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07 October 2013 @ 10:29 am
CCSS, NEA, and Parents  
Here is the brochure produced by NEA for parents to inform them about CCSS: http://www.nea.org/assets/docs/NEA-PTA-CCSS-Student-Success-Brochure.pdf. The same lies are here: CCSS was developed with teacher and parents involved (not so much), they will increase chances for success (well, we'd all love to see any data about that), and they will ensure all kids have the same chance to excel (as though standards can do that in and of themselves). The brochure cautions parents that assessments will result in lower scores but they will increase (again, no data yet on this one).

What follows are the tips for parents. Read to with your kid (bit not TO your kids), do math games, check homework, and some other advice that has long been given to parents who want to be involved in the learning of their kids. Tips for teachers suggest they send home information about CCSS weekly in kids' folders and basically use every opportunity to make sure parents hear about CCSS. A reminder that NEA has been on board with CCSS as it was with NCLB. Only recently have the leaders of NEA begun to question the assessments (and not much criticism of the standards themselves). Ditto most of our professional organizations.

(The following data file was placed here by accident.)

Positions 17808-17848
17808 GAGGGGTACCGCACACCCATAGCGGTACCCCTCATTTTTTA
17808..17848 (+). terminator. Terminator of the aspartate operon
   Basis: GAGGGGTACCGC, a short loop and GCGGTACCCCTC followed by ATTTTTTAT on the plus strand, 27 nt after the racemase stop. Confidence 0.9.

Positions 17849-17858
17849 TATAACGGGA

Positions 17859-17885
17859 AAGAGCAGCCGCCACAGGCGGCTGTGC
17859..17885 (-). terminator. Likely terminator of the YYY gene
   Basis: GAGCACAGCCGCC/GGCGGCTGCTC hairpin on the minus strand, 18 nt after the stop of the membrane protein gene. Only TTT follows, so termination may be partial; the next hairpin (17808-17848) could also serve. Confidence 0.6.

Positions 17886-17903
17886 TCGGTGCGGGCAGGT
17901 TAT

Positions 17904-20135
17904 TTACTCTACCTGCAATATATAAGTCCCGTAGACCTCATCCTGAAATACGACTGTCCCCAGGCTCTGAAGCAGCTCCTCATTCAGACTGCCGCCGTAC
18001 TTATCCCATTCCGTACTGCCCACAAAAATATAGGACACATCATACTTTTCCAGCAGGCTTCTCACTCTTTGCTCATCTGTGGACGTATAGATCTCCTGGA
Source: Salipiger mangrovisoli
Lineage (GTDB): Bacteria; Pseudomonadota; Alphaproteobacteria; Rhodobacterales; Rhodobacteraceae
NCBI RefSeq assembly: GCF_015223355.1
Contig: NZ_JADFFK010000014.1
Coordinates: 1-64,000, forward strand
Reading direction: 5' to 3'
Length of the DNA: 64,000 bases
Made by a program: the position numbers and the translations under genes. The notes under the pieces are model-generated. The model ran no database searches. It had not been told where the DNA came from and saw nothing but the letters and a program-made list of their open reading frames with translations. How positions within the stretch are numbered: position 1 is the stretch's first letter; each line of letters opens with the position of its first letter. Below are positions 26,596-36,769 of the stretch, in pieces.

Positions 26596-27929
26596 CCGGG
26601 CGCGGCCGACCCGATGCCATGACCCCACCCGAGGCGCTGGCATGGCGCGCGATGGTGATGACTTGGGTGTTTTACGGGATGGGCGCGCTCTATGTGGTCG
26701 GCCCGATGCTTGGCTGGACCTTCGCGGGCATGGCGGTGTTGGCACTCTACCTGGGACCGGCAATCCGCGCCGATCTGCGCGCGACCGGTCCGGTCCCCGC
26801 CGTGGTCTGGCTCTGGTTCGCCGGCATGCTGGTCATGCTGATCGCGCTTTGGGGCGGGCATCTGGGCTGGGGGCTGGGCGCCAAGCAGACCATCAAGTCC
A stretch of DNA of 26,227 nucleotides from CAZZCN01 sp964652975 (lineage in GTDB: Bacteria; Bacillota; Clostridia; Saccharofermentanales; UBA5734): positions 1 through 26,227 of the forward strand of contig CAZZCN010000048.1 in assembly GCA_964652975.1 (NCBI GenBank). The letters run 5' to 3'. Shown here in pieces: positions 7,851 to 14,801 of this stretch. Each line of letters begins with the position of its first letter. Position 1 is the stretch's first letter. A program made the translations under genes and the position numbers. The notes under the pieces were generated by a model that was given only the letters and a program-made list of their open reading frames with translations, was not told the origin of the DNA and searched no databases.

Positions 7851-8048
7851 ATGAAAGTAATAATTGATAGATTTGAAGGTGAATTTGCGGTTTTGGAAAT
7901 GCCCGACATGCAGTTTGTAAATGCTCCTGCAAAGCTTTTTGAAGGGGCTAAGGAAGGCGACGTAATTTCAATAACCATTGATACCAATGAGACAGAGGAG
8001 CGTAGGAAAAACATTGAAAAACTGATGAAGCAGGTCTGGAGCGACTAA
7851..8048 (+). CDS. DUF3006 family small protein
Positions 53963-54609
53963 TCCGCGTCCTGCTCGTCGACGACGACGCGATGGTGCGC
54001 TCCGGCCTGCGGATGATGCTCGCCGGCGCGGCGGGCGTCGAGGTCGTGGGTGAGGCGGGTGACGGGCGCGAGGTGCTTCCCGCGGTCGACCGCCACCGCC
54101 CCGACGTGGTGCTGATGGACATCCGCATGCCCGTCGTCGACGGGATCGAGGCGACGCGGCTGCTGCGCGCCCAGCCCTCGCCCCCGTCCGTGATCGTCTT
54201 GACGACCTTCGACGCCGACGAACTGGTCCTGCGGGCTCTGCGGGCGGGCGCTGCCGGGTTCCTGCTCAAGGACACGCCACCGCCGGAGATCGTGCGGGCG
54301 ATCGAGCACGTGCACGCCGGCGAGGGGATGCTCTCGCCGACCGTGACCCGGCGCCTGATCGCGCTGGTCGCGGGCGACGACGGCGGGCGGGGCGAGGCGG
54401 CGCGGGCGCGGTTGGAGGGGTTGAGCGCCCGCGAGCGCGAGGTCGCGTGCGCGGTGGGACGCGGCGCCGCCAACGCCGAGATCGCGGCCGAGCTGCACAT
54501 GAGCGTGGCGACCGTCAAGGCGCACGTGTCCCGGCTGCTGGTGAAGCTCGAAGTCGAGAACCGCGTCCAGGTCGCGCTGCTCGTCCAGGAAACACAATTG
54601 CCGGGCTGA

I wonder how parents will deal with lower scores, the ones we know are coming. I wonder how colleges will deal with this data as well. Will it be part of what is considered in admissions decisions? Coleman is already making plans to change the SATs, too. I wonder when he wil be satisfied that he has done enough to "reform" education?

As a parent (and one who is thankful we are not a CCSS state here and that the last resident of the back bedroom is College Girl), I would be one of those challenging the "new" assessments. I am hearing horror stories from teachers (many of whom are also parents) about what their kids are being forced to endure in this new era for higher scores.

Here, to me, is the biggest flaw of the NEA brochure and more:

"Ask any parent or educator what they want most for their student(s), and this is what they’ll say: 'I want them to be successful.'”

NOPE. I want them to be happy. I want them to love themselves. I want them to treat others with respect. I want so much more than for them to be successful as measured by Coleman and Rhee and their cronies.
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